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NVIDIA 495.44 stable driver is out for Linux, adds in GBM API support

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Following on from the NVIDIA Beta 495.29.05 earlier this month, today NVIDIA has a fresh 495.44 stable driver release that builds upon it with some additional extras. This is the big one for Wayland fans, since it now works with the GBM API.

With this API now hooked up, it should mean a better Wayland experience and it's something that the KDE Plasma team are already working on supporting too.

You will also find in this release an indicator (on supported desktops) for showing Resizable BAR and the minimum Kernel version got bumped from 2.6.32 to 3.10. Additionally these new extensions are supported:

There's also a healthy dose of bug fixes and other changes noted below:

  • Fixed a bug that could cause the X server to crash when starting a new server generation on PRIME configurations.
  • Removed support for NvIFROpenGL. This functionality was deprecated in the 470.xx driver release.
  • Removed libnvidia-cbl.so from the driver package. This functionality is now provided by other driver libraries.
  • Updated nvidia.ko to load even if no supported NVIDIA GPUs are present when an NVIDIA NVSwitch device is detected in the system. Previously, nvidia.ko would fail to load into the kernel if no supported GPUs were present.
  • Fixed a bug in the Vulkan driver where unused input attributes to a vertex shader would corrupt the interpolation qualifiers for the shader.
  • Fixed a bug in the Vulkan driver where individual components of barycentric inputs could not be read.
  • Fixed a bug where VK_NVX_binary_import was advertised as supported on unsupported platforms. This caused calls to vkCreateDevice to fail if applications attempted to enable VK_NVX_binary_import on such platforms.
  • Added a new command line option, "--no-peermem", to nvidia-installer.Selecting this option prevents the installation of the nvidia-peermem kernel module.
  • Fixed a regression which prevented DisplayPort and HDMI 2.1 variable refresh rate (VRR) G-SYNC Compatible monitors from functioning correctly in variable refresh rate mode, resulting in issues such as flickering.
  • Fixed a bug that can cause a kernel crash in SLI Mosaic configurations.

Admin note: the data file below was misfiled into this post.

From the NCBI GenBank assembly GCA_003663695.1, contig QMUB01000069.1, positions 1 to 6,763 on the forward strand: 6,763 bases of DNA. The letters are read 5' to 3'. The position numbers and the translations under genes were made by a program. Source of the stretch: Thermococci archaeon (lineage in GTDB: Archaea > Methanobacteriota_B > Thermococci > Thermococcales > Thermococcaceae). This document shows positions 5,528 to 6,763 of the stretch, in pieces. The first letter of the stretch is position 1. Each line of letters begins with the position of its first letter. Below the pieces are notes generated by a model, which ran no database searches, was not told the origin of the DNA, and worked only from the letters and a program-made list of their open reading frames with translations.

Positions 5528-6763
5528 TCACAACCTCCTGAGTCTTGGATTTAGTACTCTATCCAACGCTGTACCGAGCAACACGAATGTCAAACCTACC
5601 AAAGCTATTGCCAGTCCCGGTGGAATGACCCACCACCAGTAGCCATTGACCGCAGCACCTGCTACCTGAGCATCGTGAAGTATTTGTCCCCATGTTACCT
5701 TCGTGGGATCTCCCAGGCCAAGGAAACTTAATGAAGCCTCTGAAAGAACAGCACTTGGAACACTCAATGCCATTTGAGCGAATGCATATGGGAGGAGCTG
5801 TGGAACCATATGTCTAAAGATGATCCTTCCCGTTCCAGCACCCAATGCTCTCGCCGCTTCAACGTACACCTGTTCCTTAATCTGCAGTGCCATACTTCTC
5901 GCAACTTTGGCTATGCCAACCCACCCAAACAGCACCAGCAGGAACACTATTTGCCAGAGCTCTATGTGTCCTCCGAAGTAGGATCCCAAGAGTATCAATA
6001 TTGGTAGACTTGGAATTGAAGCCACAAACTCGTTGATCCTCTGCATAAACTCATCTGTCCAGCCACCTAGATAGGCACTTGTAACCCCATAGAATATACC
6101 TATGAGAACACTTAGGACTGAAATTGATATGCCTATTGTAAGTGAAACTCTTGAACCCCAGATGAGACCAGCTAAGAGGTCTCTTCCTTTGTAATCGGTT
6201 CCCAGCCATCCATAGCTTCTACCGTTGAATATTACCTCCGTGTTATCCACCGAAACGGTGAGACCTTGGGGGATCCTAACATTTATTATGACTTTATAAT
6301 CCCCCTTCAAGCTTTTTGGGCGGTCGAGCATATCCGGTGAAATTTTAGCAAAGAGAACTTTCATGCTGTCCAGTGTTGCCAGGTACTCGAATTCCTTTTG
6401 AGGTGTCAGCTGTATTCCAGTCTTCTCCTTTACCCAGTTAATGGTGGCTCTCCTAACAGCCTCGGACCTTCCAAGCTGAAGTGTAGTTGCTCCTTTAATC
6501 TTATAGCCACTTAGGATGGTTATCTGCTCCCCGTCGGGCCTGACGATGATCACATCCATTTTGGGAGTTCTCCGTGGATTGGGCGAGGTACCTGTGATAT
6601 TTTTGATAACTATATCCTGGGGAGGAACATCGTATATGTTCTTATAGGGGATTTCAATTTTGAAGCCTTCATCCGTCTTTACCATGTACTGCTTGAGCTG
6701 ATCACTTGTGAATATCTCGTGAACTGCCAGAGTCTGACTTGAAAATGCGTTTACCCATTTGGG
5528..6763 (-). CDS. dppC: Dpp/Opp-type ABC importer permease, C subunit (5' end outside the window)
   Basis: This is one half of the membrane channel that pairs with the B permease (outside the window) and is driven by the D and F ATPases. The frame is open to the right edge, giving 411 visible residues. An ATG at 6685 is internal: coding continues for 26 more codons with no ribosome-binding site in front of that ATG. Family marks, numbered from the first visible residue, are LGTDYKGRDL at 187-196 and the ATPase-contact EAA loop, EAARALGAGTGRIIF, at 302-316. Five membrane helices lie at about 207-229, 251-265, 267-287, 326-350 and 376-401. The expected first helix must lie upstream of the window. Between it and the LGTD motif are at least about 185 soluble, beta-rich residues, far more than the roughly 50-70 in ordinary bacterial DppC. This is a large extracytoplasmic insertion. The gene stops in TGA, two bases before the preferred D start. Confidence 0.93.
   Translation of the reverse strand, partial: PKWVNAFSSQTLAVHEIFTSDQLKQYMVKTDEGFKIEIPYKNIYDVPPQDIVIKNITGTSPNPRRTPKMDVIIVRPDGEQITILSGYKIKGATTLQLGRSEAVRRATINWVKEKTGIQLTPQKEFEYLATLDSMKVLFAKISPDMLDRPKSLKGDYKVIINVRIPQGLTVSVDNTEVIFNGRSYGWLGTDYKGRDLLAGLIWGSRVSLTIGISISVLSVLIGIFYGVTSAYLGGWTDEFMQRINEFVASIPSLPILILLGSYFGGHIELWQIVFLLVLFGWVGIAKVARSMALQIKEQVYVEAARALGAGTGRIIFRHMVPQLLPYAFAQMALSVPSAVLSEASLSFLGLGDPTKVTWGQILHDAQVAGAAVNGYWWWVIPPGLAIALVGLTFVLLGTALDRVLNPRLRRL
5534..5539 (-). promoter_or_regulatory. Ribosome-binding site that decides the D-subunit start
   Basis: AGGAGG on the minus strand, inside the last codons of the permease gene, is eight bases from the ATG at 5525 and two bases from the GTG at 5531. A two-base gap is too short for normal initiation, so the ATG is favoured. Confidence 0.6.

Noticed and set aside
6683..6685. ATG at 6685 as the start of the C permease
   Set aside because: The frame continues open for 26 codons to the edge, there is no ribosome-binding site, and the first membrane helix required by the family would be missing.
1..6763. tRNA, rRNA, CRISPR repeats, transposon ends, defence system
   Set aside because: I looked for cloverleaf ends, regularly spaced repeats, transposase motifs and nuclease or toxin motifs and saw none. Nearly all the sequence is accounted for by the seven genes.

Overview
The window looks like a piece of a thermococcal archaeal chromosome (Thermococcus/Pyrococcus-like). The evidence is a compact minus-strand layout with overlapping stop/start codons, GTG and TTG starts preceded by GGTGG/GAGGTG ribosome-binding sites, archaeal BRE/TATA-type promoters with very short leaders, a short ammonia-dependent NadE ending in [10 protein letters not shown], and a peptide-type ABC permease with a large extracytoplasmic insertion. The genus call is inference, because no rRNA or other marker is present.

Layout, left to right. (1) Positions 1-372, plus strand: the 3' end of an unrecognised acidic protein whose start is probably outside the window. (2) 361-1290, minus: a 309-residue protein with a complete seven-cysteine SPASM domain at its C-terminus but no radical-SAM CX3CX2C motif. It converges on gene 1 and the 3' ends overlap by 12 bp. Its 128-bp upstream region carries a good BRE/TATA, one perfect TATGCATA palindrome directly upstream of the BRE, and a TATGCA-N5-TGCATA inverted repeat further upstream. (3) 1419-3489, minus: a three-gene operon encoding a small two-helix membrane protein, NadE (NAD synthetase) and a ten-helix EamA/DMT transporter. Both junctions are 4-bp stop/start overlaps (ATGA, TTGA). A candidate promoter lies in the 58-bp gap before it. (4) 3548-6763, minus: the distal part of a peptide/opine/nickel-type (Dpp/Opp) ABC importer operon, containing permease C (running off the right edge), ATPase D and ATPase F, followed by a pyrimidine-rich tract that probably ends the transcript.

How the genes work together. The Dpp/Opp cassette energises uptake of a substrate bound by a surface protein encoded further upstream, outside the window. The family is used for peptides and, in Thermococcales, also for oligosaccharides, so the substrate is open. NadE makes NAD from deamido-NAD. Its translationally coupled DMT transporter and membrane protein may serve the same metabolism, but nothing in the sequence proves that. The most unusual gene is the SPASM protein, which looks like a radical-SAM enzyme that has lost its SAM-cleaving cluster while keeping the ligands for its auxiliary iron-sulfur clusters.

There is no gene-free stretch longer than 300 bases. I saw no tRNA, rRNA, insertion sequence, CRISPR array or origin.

Since this is a stable driver release all users should be okay to upgrade.

Article taken from GamingOnLinux.com.
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42 comments
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Paceline 26 Oct
Quoting: TorqachuThis is a blow to my poor gtx660.
no wayland and probably no more gaming (470 is the last proprietary driver for me)

Running 470 here as well. I do have a 2080 but watched a few tutorials on installing 495 and not sure i'm ready to take that plunge.
minfaer 26 Oct
Quoting: dubigrasu
Quoting: minfaer- Fractional scaling and different scaling on multi-monitors at least in gnome require Wayland
Is that a limitation only with Nvidia?

No, it's purely Xorg vs Wayland. See the arch wiki describing how to potter around this.
This is exciting, hopefully i can make the full switch to wayland to avoid those fustrating X issues i have been having with my weird multi monitor setup!
Flap 26 Oct
I was waiting for Wayland to work on my Nvidia card, and now there is a possibility that my card is too old :/ I had Kepler GTX660ti and later I upgraded to GTX970 on maxwell, but looking at how slow it takes to get any support on NVIDIA I'm skeptical. Is it the same with AMD GPUs?
dubigrasu 26 Oct
Quoting: minfaer
Quoting: dubigrasu
Quoting: minfaer- Fractional scaling and different scaling on multi-monitors at least in gnome require Wayland
Is that a limitation only with Nvidia?

No, it's purely Xorg vs Wayland. See the arch wiki describing how to potter around this.

Huh, is not something that I frequently use, but it works OK here by default.
I have Gnome 3.36.8, two monitors on Xorg, one at 175% and the other at 150%.
minfaer 26 Oct
Quoting: dubigrasu